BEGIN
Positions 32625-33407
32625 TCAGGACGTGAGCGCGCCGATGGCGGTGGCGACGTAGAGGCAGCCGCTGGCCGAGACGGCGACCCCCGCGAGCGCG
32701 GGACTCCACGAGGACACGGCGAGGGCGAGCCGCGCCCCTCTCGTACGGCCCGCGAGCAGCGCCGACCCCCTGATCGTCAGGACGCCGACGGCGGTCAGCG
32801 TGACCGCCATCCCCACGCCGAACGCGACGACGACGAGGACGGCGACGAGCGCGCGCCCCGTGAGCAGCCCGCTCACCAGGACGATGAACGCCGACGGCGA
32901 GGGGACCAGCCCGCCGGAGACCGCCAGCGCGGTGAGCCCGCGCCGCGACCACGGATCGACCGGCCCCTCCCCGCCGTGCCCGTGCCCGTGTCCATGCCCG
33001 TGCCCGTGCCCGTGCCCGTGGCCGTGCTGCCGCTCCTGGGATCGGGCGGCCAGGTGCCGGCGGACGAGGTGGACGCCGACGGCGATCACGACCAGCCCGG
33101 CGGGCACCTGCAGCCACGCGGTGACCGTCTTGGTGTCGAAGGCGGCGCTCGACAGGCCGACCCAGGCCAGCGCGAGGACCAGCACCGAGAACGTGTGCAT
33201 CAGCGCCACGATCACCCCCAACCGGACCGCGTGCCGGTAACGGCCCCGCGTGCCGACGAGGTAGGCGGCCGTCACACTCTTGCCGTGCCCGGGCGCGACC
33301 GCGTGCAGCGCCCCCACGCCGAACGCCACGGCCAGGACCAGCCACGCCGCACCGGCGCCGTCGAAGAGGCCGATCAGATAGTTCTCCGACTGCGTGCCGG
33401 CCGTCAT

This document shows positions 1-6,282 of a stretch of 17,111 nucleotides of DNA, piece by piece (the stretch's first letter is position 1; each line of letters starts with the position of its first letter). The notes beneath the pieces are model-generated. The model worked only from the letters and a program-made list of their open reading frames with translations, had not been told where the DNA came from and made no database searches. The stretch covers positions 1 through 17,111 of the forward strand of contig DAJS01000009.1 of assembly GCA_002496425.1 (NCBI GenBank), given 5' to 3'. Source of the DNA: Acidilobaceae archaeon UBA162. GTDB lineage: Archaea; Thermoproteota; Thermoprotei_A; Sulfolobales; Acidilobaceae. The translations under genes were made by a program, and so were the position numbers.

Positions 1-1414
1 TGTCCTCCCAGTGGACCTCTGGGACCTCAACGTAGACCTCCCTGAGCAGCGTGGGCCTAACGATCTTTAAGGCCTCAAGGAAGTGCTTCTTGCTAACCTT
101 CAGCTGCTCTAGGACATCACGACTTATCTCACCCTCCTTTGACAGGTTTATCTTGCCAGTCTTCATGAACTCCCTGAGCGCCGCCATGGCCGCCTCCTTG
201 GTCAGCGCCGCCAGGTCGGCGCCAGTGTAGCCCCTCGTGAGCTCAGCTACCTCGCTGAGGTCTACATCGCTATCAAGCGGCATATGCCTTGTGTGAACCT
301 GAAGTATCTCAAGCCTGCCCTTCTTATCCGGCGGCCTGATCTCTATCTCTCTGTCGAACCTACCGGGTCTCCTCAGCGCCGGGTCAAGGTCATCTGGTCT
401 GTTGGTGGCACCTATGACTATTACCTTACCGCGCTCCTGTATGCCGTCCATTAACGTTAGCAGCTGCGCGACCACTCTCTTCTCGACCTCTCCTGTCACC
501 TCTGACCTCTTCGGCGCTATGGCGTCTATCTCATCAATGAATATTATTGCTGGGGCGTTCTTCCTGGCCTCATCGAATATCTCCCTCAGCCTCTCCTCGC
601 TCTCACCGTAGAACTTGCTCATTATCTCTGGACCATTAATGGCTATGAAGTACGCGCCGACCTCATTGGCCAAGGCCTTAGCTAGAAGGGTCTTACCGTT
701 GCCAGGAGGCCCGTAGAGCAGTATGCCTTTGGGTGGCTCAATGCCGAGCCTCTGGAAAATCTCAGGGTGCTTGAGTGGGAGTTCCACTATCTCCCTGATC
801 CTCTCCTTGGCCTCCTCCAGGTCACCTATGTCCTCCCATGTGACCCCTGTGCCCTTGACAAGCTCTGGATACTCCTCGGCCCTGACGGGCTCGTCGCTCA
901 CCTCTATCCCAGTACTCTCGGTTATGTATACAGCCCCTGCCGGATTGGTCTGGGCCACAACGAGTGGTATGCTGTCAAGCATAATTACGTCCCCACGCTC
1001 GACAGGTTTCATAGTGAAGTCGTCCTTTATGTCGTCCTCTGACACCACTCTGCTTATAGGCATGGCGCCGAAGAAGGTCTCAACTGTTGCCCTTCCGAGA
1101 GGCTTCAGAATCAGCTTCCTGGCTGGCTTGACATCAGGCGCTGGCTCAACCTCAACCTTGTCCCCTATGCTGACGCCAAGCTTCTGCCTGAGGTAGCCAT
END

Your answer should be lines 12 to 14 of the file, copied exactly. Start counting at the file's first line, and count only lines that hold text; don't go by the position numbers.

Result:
Positions 1-1414
1 TGTCCTCCCAGTGGACCTCTGGGACCTCAACGTAGACCTCCCTGAGCAGCGTGGGCCTAACGATCTTTAAGGCCTCAAGGAAGTGCTTCTTGCTAACCTT
101 CAGCTGCTCTAGGACATCACGACTTATCTCACCCTCCTTTGACAGGTTTATCTTGCCAGTCTTCATGAACTCCCTGAGCGCCGCCATGGCCGCCTCCTTG